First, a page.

The Week at MIPTV


Like the industry it caters to, MIPTV is in a state of transition. Last year, with the addition of In Development—a joint initiative with the inaugural Canneseries—the market added production and development to an event that has long been synonymous with the distribution business. More evolution is in the works.

At the start of the week, Reed MIDEM said it expected about 9,500 delegates from 100 countries, including 3,300 buyers and commissioners. The reported attendance last year was about 10,000 delegates. Some distributors complained of a lack of foot traffic in what was a quieter market than years past, while others did speak of busy schedules and the opportunity to spend more time with their key clients. A few companies gave up their exhibition spaces, among them Fox Networks Group Content Distribution and Twentieth Century Fox—now part of the Disney fold—and BBC Studios (which instead had a presence at In Development). The general consensus from many attendees who spoke to World Screen’s reporters during the week is that MIPTV needs to evolve given changes in the industry and the slew of other events taking place throughout the year.

“We’ve consulted with our clients over the past months regarding the changes in the industry and to better understand their needs today,” Laurine Garaude, director of the television division at Reed MIDEM, told World Screen as the market wrapped. “Out of these discussions, we’ve had really interesting feedback, and there are two big takeaways. One is the need for increased access to talent and producers, so In Development is really essential to where the market is going. Two is the need for more flexible solutions for both exhibitors and visitors.”

Concepts being explored include new exhibition opportunities, curated matchmaking and more screenings and pitches.

“We have a vision of how we see MIPTV going forward,” Garaude said. “We’re not taking any decisions until we discuss with our clients. We’ll make announcements in due time.”

France was the Country of Honour this year, with a slew of heavy hitters from that market’s content industry delivering keynotes throughout the week. Among them were Banijay Group’s Chairman Stéphane Courbit, CEO Marco Bassetti and Banijay France CEO François de Brugada, who took part in a keynote with World Screen’s Anna Carugati. The importance of scale was a key part of that conversation. “Scale is always good,” Bassetti said. “If scale means you create more bureaucracy, as we’ve seen before, more control and less autonomy, that’s not good. We don’t have that. The more you have scale, the more leverage you have, the more opportunity you have to generate value, to deficit your own shows, and you can keep IP. Scale also attracts talent. You need to be lean and mean. To be a medium-sized company will become difficult in the coming years.”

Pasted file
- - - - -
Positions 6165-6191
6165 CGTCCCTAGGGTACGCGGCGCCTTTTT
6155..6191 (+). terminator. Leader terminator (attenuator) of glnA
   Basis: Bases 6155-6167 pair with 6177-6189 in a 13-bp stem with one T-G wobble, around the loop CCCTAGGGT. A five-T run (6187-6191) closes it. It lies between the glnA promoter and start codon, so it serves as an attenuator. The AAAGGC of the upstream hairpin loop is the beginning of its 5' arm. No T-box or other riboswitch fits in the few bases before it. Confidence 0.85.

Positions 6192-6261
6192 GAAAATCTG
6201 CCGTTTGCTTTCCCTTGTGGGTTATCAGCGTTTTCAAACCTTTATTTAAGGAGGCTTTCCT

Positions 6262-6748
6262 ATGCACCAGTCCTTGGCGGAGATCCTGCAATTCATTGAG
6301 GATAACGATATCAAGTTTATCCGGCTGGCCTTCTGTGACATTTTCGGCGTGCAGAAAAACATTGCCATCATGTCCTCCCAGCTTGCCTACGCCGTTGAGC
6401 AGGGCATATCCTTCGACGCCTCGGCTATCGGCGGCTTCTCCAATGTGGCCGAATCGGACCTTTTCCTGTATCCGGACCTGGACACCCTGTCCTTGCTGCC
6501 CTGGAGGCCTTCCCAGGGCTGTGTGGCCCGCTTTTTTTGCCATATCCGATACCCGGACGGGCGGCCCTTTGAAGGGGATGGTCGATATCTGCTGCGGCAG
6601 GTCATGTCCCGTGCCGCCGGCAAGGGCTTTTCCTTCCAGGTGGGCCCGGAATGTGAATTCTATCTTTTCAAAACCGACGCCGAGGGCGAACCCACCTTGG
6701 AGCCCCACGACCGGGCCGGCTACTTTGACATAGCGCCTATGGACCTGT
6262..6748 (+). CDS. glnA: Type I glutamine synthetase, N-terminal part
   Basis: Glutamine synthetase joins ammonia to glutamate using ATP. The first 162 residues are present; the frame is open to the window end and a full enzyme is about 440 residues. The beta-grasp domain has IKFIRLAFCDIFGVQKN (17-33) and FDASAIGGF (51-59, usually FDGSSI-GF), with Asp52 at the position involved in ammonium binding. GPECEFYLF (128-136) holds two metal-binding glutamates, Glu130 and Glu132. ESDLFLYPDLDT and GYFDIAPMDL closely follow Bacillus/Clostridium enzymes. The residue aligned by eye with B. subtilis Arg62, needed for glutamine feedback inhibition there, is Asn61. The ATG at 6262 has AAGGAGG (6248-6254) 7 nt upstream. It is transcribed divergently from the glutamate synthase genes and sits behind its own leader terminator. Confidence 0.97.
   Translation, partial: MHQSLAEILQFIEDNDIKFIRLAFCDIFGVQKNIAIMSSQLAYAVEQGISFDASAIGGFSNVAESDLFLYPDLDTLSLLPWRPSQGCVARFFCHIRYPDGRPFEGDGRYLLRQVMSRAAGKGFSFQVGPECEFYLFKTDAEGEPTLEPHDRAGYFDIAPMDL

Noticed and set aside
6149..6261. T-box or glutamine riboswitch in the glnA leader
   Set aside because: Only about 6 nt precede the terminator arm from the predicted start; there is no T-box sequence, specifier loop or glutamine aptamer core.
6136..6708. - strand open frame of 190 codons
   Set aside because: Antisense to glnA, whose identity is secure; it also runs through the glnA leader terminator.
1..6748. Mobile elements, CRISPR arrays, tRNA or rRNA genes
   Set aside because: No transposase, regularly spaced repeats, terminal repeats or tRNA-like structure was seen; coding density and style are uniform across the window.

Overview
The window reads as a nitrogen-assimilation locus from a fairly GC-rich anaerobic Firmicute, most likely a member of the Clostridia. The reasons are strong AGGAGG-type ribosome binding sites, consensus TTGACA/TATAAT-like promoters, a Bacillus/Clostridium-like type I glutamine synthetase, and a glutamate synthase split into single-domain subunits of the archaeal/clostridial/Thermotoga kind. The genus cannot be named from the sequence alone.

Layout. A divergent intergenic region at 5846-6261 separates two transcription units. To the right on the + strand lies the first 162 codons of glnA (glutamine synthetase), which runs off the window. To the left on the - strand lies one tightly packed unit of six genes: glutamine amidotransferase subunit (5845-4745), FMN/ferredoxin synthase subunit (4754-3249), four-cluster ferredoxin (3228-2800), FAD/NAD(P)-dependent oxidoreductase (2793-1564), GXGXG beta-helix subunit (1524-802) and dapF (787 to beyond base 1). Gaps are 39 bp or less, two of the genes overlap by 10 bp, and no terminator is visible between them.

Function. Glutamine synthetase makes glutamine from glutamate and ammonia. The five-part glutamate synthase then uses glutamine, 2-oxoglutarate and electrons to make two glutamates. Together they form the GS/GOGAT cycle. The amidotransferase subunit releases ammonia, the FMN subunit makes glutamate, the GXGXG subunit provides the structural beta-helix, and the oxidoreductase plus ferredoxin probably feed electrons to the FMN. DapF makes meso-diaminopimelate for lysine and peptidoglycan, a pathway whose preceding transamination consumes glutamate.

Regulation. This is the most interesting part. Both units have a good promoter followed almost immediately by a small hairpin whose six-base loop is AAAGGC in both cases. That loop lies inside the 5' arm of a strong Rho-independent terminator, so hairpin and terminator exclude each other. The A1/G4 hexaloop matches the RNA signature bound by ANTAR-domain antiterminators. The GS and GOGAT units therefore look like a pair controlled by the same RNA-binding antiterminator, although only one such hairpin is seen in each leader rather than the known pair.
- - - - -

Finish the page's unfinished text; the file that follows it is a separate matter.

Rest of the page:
Courbit agreed with Bassetti, stressing that at the core of the company are people and IP. “If you can be bigger, you have to do it.”

Consolidation did indeed weigh heavily on the minds of many MIPTV execs, especially as the market opened with news that Sky Vision would be folded into the distribution operation of fellow Comcast-owned entity NBCUniversal. Disney is working on the integration of the Fox assets. The fate of Endemol Shine Group is still up for debate. (Asked about speculation that Banijay is looking to acquire Endemol Shine Group, Bassetti said, “No comment.”)

Accessing talent at an early stage is also a key concern for rights-management companies as the FAANGs continue to shell out big sums to top creators and producers. In Development was created to serve that need, delivering keynotes, master classes and networking sessions throughout the week. The In Development strand included a keynote address by showrunner and executive producer Ilene Chaiken, in conversation with World Screen’s Anna Carugati.

In this on-demand, streaming world, Chaiken said it has become “much harder to sustain the excitement. It’s the world of short attention spans; people move on. We’ve got to keep striving to be relevant, to say something that people need to hear and see. It challenges us to set the bar higher for ourselves.”

On her advice to aspiring writers, in addition to honing their craft and learning from others, Chaiken said, “Write with a passionate agenda. Write about things you care about and let the things you care about seep into your writing. I don’t want to be neutral and just entertain. That’s nonsense.”

Catch up on these stories and more on, where you can also read our recaps of formats, drama and factual news from MIPTV.